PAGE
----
Well, Okay Then… February 24, 2013Posted by ijwoods in Blog+.
Tags: caregiver, caregiving, dying at home, preparations, support
A good friend of mine mentioned Conscious Departures on Facebook last week and it generated quite a bit more activity than usual. It’s a little ironic because I have held back from posting anything on Facebook since I first published this blog site last March. For most bloggers this might be heresy especially since I have somewhere over 700 Facebook friends.
The reason for my reluctance has been mostly due to the purpose behind this blog, not because I am unclear about it, but because of my own discomfort to encourage people to spend any time focusing on death except as a very good way to put things into perspective. As I explain on the “about” page, I am attempting to get people to think about end-of-life (EOL) caregiving issues before they are smack in the middle of them. Why? Because that’s a horrible time to get up to speed. That’s what happened to me and I don’t want to see that happen to others.
Still, I am more inclined and comfortable to encourage people to think about life, so to get people to think about the dying process has been a challenge and the reason I haven’t broadcast this site too widely. Thankfully I have connected with some wonderfully dedicated and talented “caregiver” bloggers who’ve provided camaraderie and tons of encouragement to keep me going.
But now that the cat is out of the bag among my friends, it has forced me to come to grips with my discomfort. My conclusion is a non-deterred one; that I am not taking people away from focusing on life but just prompting them to take some time to prepare for what is inevitable. After all, when we go on a long vacation we always take the time to prepare without any philosophical fanfare. We hold the mail, maybe unplug all electrical items, call our neighbors to let them know to keep an eye out for the unusual, postpone our newspaper subscription and so on. A couple of major differences is that we don’t know when this vacation will occur and it’s permanent.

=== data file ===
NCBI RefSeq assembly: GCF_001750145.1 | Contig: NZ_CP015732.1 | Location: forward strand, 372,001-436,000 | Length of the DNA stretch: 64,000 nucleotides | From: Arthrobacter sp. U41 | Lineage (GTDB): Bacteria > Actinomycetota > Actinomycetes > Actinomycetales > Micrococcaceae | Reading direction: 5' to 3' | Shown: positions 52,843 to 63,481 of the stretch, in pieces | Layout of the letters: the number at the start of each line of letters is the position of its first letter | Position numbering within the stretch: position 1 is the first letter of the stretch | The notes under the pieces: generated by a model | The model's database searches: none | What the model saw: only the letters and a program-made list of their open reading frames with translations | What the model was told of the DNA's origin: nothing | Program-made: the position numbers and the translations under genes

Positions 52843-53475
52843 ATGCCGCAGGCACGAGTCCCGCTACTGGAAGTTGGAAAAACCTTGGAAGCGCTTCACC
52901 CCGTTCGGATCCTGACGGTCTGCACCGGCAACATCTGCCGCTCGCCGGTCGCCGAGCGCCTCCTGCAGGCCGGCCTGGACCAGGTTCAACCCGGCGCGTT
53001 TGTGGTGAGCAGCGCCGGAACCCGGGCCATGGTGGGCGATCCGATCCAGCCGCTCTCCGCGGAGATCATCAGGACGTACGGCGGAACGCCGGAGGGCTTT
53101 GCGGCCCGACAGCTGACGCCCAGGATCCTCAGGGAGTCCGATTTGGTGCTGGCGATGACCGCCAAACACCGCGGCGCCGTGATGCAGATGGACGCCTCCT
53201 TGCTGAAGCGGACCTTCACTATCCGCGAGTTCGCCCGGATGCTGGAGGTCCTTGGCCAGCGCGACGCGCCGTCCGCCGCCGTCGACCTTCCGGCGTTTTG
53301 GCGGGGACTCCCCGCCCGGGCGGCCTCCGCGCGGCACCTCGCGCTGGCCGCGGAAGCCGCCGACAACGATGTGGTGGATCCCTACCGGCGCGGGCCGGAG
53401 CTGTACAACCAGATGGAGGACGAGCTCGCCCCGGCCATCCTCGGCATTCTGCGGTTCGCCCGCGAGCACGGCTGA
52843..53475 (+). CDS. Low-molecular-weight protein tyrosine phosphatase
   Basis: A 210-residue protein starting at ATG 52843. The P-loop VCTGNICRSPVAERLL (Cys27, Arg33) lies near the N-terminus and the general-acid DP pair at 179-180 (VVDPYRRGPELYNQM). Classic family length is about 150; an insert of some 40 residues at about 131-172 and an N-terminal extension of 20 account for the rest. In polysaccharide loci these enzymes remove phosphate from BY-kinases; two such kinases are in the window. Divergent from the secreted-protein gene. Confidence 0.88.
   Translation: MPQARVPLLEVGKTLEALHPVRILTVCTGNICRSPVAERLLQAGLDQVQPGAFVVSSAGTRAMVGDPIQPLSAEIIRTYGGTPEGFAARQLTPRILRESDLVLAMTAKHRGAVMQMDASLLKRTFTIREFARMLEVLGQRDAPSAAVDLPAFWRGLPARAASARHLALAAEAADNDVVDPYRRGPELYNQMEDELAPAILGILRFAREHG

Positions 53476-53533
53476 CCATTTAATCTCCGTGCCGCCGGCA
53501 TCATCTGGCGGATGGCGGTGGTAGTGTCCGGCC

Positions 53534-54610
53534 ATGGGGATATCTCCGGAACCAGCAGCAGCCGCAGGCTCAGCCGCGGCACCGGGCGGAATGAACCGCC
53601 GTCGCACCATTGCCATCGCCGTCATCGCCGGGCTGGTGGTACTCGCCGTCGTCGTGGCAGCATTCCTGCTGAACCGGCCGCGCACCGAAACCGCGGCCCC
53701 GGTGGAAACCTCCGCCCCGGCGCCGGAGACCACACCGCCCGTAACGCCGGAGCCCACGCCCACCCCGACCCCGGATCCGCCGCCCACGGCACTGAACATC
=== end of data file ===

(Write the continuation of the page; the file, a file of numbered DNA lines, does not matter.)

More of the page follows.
To quote Rosalynn Carter, “There are only four kinds of people in the world: those who have been caregivers, those who currently are caregivers, those who will be caregivers and those who will need caregivers.” With caregiving being such a certainty, where is the much needed education? It’s out there but the encouragement… no, encouragement is too weak – the shouting out about the importance of it hardly exists – and I can totally understand. It’s just plain uncomfortable to verbalize urgency for people to focus on the implications of dying. It reminds me of the last segment of Monty Python’s The Meaning of Life when the Grim Reaper pays a visit to people having a dinner party. Everyone around the table is attempting to include the Reaper in their banal conversations, offer him drinks and so on until the Reaper gets frustrated and tells them he’s there to take them and declares “I am death!”. One of the guests turns to everyone else and says in a very understated way, “Well that rather casts a bit of gloom over the evening, doesn’t it?”
In a paper entitled Families and Elder Care in the Twenty-First Century, the authors note that, “For most of the nation’s history, caring for the elderly was a family affair carried out largely by women in the home. As the twenty-first century unfolds, however, elder care in the United States is an increasingly complex enterprise, with much personal care outsourced to paid, non-family caregivers.”
The way our society has evolved families are not as tight, women are making careers and families are smaller. When you combine that with a massive increase in the number older people (in the USA an increase of 11 times in just the last century), who are living longer and who’s number continue to grow, you don’t need to be a sociologist to figure out that we are in the midst of a wave in which either professional healthcare services are going to have to expand enormously, or families are going to end up taking up some of the slack – and they already are. Even an amazingly high number of young children are finding themselves as primary family caregivers today.